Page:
Hi everyone! I received a very nice e-mail from Ann Grogan of Romantasy Corsets: She asked me to help let people know about a raffle she's holding to help raise money for a battered woman's shelter in San Francisco—the details are here on their home page: http://www.romantasyweb.com/Merchant2/merchant.mv Check it out and pass the word along; it's a good cause and you might win a corset!
In order that we can go on longer bike tours without risking damage to Gabriel's antique Singer, he recently ordered a Victory, a replica of the 19th-century Victor cycles. It arrived at his bike shop yesterday; here are some short little snippets of him mounting and dismounting in the parking lot. Enjoy!
With the holiday approaching again, here's a passage about our first Thanksgiving in our Victorian home excerpted from my upcoming book This Victorian Life (coming in 2015 from Skyhorse Publishing.) Enjoy!
"...The snowstorm and our our icy entrance into our new home took place on the day before Thanksgiving. As my husband and I snuggled together that first night in our nineteenth-century house, with the storm howling outside and our hopes spreading out in our dreaming minds like the fractal patterns on the parlor window, it was hard to imagine a more appropriate holiday to welcome us into our Victorian home. We were incredibly thankful for the blessing of this momentous step towards our dreams of exploring the nineteenth-century. Beyond this symbolism, there is a very real connection between the Victorian era and the origins of Thanksgiving as a national occasion.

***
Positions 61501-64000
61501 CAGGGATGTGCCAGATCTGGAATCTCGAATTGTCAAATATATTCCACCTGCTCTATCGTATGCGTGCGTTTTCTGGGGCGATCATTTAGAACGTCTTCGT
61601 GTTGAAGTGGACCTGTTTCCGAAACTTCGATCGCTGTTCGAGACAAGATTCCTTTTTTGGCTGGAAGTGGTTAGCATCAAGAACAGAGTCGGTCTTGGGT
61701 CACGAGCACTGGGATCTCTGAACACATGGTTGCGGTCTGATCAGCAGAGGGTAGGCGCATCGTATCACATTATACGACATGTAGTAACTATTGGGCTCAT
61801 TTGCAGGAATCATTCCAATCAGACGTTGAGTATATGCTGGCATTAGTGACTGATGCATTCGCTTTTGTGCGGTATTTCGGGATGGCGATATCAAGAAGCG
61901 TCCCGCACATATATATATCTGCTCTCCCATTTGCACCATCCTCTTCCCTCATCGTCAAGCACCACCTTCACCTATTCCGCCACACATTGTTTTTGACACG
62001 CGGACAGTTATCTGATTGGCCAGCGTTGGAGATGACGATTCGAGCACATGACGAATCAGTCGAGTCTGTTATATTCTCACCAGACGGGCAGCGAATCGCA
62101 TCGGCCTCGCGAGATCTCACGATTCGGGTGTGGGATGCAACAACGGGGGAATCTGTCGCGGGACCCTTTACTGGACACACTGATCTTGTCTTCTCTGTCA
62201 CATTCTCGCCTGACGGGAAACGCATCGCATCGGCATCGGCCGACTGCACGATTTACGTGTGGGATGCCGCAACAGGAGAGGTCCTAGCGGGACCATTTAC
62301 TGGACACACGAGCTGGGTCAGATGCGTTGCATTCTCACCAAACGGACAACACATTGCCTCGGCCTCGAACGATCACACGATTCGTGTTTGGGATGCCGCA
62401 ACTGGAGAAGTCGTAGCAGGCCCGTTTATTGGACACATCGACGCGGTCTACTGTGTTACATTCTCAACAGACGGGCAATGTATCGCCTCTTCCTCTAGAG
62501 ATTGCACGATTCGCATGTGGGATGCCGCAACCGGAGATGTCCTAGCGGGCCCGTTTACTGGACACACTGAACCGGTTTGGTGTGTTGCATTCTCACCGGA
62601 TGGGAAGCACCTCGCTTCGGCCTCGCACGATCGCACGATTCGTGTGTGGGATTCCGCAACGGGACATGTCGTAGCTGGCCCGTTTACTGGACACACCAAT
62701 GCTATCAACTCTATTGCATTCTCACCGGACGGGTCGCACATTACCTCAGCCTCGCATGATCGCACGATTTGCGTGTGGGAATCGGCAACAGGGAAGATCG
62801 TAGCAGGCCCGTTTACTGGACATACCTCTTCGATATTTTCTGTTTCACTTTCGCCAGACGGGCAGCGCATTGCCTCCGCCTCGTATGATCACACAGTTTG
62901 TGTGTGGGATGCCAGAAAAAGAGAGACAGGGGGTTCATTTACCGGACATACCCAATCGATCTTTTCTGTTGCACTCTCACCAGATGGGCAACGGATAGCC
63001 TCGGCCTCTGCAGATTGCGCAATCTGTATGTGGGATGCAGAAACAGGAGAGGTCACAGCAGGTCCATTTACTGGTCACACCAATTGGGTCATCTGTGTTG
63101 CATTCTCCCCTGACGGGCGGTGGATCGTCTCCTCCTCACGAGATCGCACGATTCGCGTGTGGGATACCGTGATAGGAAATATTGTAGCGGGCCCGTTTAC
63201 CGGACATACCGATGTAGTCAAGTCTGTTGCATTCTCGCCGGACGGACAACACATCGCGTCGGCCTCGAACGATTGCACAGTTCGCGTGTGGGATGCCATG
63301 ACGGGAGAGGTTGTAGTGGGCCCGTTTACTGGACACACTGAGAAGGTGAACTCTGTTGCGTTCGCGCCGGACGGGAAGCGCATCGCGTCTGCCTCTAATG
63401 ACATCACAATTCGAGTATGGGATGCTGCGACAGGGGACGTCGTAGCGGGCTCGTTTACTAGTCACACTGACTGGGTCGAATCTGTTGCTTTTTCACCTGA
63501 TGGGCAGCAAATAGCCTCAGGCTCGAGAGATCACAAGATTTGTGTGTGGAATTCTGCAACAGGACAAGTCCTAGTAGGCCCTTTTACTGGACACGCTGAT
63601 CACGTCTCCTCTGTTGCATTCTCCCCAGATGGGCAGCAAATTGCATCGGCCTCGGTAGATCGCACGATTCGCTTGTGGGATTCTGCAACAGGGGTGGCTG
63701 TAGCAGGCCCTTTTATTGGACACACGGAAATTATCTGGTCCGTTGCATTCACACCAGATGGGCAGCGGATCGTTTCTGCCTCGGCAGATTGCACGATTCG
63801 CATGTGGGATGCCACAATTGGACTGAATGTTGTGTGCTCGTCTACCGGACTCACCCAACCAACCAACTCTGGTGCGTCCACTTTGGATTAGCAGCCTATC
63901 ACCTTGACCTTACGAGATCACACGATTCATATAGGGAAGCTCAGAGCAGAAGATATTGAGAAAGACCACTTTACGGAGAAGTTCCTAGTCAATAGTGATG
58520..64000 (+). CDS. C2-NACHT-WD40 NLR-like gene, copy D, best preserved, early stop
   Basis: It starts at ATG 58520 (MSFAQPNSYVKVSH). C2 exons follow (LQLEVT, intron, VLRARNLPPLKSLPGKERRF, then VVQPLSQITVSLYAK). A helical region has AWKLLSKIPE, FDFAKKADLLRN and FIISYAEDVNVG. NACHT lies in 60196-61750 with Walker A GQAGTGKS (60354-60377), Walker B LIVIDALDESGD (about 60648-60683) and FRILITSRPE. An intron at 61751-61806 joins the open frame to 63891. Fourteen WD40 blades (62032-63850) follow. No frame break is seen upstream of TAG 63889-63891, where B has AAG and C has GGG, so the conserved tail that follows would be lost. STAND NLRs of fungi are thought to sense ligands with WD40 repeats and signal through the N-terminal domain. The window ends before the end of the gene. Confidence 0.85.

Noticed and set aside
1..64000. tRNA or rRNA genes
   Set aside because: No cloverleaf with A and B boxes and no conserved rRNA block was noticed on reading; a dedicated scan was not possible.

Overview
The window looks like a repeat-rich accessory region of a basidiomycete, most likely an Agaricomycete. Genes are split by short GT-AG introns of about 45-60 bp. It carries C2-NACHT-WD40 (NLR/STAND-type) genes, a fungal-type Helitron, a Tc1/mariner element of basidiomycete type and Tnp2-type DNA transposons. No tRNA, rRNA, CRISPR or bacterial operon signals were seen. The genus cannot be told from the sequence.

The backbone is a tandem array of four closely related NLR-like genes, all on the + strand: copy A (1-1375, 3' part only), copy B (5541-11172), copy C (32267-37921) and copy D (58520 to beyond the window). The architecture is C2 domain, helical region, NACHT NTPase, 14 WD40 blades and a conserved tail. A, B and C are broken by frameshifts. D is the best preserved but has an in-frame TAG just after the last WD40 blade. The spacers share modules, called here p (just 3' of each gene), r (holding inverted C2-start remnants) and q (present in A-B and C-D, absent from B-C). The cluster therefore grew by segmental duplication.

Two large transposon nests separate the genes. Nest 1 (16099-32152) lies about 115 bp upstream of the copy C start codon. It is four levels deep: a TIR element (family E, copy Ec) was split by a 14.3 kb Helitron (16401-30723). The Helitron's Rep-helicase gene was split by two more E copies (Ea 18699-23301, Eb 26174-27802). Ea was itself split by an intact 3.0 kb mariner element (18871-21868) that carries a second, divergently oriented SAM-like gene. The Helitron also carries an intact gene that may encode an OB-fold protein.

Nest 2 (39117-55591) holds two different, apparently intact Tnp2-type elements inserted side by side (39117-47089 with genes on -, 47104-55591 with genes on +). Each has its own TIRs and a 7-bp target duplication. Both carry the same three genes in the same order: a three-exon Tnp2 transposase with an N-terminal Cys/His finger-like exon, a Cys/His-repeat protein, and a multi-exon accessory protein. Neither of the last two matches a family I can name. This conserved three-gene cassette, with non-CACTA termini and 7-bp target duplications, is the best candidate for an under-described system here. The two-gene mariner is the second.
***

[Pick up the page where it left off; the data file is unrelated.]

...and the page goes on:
Most modern Americans tend to associate the feast with the seventeenth-century and pilgrims, but the celebration of the holiday was limited to New England until well into the nineteenth-century. The concept of a festal celebration of thanks is an old one, but it took a Victorian lady to institutionalize it. Specifically, it took the editress of one of my favorite magazines: Sarah Josepha Hale, editress of Godey's Lady's Book.
Interestingly, Hale's conviction that we should have a national day of thanks played a part (although admittedly a small one) in landing her the job at Godey's. Hale began her writing career with a novel entitled Northwood; or, Life North and South: Showing the Character of Both, and her conviction about Thanksgiving enters into the book in a manner somewhat resembling a Socratic dialogue:
"Is Thanksgiving Day universally observed in America?" inquired Mr. Frankford.
"Not yet; but I trust it will become so. We have too few holidays. Thanksgiving, like the Fourth of July, should be considered a national festival, and observed by all our people."
"I see no particular reason for such an observance," remarked Frankford.
"I do," returned the Squire. "We want it as the exponent of our Republican institutions, which are based on the acknowledgement that God is our Lord, and that, as a nation, we derive our privileges and blessings from Him. You will hear this doctrine set forth in the sermon to-morrow."